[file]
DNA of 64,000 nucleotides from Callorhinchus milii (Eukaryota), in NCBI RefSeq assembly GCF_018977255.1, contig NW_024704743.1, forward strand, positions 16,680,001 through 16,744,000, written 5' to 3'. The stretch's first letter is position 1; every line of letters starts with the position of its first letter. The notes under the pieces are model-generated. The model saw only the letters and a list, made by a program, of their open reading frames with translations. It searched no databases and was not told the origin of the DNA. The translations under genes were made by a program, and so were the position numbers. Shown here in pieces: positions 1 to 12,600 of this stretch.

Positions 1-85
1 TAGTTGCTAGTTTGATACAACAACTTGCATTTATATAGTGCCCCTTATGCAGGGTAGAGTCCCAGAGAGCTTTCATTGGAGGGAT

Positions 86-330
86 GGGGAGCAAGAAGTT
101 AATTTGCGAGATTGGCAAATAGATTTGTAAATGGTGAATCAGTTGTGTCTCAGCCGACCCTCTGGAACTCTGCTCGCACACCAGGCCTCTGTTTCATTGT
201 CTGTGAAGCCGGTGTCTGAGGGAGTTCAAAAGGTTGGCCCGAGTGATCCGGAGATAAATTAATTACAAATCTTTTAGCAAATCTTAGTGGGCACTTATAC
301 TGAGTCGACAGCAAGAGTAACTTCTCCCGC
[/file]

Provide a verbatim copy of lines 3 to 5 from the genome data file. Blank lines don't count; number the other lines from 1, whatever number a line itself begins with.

1 TAGTTGCTAGTTTGATACAACAACTTGCATTTATATAGTGCCCCTTATGCAGGGTAGAGTCCCAGAGAGCTTTCATTGGAGGGAT

Positions 86-330
86 GGGGAGCAAGAAGTT